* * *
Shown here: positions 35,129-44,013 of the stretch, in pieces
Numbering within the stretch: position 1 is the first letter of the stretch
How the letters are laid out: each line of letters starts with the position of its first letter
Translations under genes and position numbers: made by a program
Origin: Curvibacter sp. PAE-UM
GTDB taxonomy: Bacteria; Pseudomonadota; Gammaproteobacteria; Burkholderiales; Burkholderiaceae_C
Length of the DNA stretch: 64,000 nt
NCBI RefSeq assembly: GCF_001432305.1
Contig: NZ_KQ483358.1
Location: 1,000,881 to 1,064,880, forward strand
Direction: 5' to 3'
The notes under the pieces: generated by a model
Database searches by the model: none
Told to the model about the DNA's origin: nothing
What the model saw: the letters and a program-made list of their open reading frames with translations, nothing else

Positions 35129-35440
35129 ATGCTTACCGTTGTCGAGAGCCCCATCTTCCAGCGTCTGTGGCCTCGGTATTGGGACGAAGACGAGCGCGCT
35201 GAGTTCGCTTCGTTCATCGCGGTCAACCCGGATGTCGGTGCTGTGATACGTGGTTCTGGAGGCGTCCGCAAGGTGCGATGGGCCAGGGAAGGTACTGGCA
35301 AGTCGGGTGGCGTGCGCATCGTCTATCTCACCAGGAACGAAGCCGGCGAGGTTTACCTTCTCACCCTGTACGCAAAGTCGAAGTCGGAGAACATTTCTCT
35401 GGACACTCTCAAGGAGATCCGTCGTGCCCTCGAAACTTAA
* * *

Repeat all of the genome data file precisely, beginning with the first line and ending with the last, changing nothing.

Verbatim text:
Shown here: positions 35,129-44,013 of the stretch, in pieces
Numbering within the stretch: position 1 is the first letter of the stretch
How the letters are laid out: each line of letters starts with the position of its first letter
Translations under genes and position numbers: made by a program
Origin: Curvibacter sp. PAE-UM
GTDB taxonomy: Bacteria; Pseudomonadota; Gammaproteobacteria; Burkholderiales; Burkholderiaceae_C
Length of the DNA stretch: 64,000 nt
NCBI RefSeq assembly: GCF_001432305.1
Contig: NZ_KQ483358.1
Location: 1,000,881 to 1,064,880, forward strand
Direction: 5' to 3'
The notes under the pieces: generated by a model
Database searches by the model: none
Told to the model about the DNA's origin: nothing
What the model saw: the letters and a program-made list of their open reading frames with translations, nothing else

Positions 35129-35440
35129 ATGCTTACCGTTGTCGAGAGCCCCATCTTCCAGCGTCTGTGGCCTCGGTATTGGGACGAAGACGAGCGCGCT
35201 GAGTTCGCTTCGTTCATCGCGGTCAACCCGGATGTCGGTGCTGTGATACGTGGTTCTGGAGGCGTCCGCAAGGTGCGATGGGCCAGGGAAGGTACTGGCA
35301 AGTCGGGTGGCGTGCGCATCGTCTATCTCACCAGGAACGAAGCCGGCGAGGTTTACCTTCTCACCCTGTACGCAAAGTCGAAGTCGGAGAACATTTCTCT
35401 GGACACTCTCAAGGAGATCCGTCGTGCCCTCGAAACTTAA